Follow-up finds clot-grabbing devices offer better stroke outcomes than tPA

From Reuters:

Long-term follow-up of patients in a 2014 study confirms that stroke patients recover better if doctors physically remove a clot from a blocked artery instead of just letting the clot-busting drug tPA try to do the job.

The conclusion is based on 500 Dutch patients treated in a landmark study known as MR CLEAN. The findings, reported in the New England Journal of Medicine, may encourage more hospitals to adopt the technique.

In earlier results from the study, one third of patients whose treatment included using a device to extract a clot from a brain artery achieved functional independence by the 90-day mark after their strokes compared to 19 percent given usual care.

Now, two years of data show functional independence for 37 percent of patients with clot removal versus 24 percent with clot-busting drugs alone.

Physicians can seek licenses in 18 states through new medical licensing compact

Press Release (hat tip: Dr. Menadue):

DES MOINES, IA – Qualified physicians living or practicing in Iowa can begin using a new process to quickly gain licensure in 17 other states that have joined the Interstate Medical Licensure Compact.

To use the expedited licensure process, qualified physicians must designate one of the compact states as their state of principal license and attest that the designated state is their primary residence, or the state where at least 25 percent of their practice of medicine occurs, or is the location of their employer, or the state they use for purposes of federal income tax.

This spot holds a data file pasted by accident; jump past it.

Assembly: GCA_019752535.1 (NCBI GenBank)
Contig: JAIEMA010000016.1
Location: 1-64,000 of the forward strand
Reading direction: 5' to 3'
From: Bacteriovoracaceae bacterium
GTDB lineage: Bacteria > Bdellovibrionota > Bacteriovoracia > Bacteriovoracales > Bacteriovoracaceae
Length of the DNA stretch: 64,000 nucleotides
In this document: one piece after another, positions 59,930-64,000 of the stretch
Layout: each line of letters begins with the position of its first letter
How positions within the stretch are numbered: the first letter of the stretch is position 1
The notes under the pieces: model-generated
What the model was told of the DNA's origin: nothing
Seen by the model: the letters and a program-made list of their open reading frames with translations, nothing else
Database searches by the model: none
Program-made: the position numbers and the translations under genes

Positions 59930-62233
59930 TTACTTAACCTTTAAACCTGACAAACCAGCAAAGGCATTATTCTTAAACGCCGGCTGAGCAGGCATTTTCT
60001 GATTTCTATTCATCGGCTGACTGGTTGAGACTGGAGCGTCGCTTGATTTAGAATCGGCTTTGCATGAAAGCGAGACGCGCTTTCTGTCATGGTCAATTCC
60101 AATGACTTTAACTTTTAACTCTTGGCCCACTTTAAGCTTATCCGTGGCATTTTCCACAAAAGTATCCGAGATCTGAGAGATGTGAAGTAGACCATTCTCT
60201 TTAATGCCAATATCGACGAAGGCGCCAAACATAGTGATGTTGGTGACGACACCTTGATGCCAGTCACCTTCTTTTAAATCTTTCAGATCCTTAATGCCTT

Physicians who designate Iowa as their state of principal licensure will be reviewed by the Iowa Board of Medicine, which will issue a letter of qualification expressing whether or not they are eligible for licensure through the compact. If approved, physicians will select compact states where they want a medical license and the compact will notify those states to issue the license.

The 18 states participating in the compact are Iowa, Alabama, Arizona, Colorado, Idaho, Illinois, Kansas, Minnesota, Mississippi, Montana, Nevada, New Hampshire, Pennsylvania, South Dakota, Utah, West Virginia, Wisconsin, and Wyoming. Compact legislation is being considered in several other states this spring.

To qualify for licensure through the compact a physician must satisfy the following requirements:

 Possess an active, full and unrestricted Iowa medical license.

 Graduate of a medical school accredited by the Liaison Committee on Medical Education, the Commission on Osteopathic College Accreditation, or a medical school listed in the International Medical Education Directory.

 Passed each component of the U.S. Medical Licensing Examination or the Comprehensive Osteopathic Medical Licensing Examination within three attempts, or any predecessor examinations accepted by the Iowa Board.

 Successfully completed graduate medical education approved by the Accreditation Council for Graduate Medical Education or the American Osteopathic Association.

 Hold an active, time-limited specialty certification or a lifetime specialty certificate recognized by the American Board of Medical Specialties or the American Osteopathic Association.

 Never been convicted, received adjudication, deferred adjudication, community supervision, or deferred disposition for a felony, gross misdemeanor, or crime of moral turpitude.

 Never held a medical license subjected to discipline by a licensing agency in any state, federal, or foreign jurisdiction, excluding any action related to non-payment of fees related to a medical license.

 Never had a controlled substance license or permit suspended or revoked by a state or the U.S. Drug Enforcement Administration.